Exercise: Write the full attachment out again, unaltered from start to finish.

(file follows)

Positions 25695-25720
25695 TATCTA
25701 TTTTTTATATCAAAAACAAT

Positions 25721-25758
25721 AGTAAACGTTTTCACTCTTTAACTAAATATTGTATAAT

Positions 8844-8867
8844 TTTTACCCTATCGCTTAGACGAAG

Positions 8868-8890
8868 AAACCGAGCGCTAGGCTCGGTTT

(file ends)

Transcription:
Positions 25695-25720
25695 TATCTA
25701 TTTTTTATATCAAAAACAAT

Positions 25721-25758
25721 AGTAAACGTTTTCACTCTTTAACTAAATATTGTATAAT

Positions 8844-8867
8844 TTTTACCCTATCGCTTAGACGAAG

Positions 8868-8890
8868 AAACCGAGCGCTAGGCTCGGTTT